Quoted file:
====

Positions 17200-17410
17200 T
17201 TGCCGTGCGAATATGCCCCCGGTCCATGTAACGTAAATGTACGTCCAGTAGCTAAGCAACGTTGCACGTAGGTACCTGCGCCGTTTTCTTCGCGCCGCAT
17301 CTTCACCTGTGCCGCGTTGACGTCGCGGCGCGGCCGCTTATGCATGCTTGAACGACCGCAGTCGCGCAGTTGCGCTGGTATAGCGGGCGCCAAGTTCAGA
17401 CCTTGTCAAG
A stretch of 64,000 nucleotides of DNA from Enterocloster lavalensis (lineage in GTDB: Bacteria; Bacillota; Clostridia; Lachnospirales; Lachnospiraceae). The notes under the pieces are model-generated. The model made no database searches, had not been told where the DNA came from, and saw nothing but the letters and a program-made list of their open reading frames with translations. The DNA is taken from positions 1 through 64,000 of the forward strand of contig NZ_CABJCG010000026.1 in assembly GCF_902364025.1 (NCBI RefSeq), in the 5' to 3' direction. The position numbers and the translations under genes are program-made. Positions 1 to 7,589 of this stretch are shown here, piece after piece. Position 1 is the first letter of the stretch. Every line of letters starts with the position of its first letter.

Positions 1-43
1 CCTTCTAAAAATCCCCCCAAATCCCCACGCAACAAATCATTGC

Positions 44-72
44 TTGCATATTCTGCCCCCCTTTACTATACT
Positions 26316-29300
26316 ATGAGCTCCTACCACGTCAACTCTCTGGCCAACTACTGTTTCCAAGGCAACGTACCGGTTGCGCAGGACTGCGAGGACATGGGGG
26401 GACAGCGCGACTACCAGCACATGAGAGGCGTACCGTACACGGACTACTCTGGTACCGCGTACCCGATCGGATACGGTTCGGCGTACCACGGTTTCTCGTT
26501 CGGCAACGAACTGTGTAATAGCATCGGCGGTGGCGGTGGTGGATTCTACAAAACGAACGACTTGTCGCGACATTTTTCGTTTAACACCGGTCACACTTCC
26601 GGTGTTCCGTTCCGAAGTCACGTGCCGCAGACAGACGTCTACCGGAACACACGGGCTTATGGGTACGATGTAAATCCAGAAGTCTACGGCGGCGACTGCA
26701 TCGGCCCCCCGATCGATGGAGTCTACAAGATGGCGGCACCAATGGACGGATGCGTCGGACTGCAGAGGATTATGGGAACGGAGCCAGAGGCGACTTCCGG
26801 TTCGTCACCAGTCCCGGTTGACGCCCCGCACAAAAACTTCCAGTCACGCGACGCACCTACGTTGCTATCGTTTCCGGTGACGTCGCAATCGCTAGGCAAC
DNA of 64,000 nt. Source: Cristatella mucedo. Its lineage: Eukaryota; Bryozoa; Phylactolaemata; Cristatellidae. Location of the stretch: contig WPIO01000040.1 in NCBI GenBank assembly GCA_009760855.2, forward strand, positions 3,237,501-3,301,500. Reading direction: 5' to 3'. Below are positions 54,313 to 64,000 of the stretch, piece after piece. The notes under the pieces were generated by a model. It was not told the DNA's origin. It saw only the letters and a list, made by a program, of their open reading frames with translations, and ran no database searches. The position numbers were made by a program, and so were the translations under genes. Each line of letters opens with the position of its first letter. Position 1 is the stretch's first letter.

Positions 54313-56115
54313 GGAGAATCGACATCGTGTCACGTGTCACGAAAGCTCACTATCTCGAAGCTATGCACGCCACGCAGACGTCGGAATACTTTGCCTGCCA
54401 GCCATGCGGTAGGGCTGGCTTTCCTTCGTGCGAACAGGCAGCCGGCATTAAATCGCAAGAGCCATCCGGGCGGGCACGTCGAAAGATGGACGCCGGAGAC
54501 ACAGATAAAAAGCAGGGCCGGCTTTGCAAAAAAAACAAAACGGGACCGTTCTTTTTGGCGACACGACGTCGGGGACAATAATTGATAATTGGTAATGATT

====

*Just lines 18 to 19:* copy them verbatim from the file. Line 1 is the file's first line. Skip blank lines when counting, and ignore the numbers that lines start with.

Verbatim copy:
DNA of 64,000 nt. Source: Cristatella mucedo. Its lineage: Eukaryota; Bryozoa; Phylactolaemata; Cristatellidae. Location of the stretch: contig WPIO01000040.1 in NCBI GenBank assembly GCA_009760855.2, forward strand, positions 3,237,501-3,301,500. Reading direction: 5' to 3'. Below are positions 54,313 to 64,000 of the stretch, piece after piece. The notes under the pieces were generated by a model. It was not told the DNA's origin. It saw only the letters and a list, made by a program, of their open reading frames with translations, and ran no database searches. The position numbers were made by a program, and so were the translations under genes. Each line of letters opens with the position of its first letter. Position 1 is the stretch's first letter.

Positions 54313-56115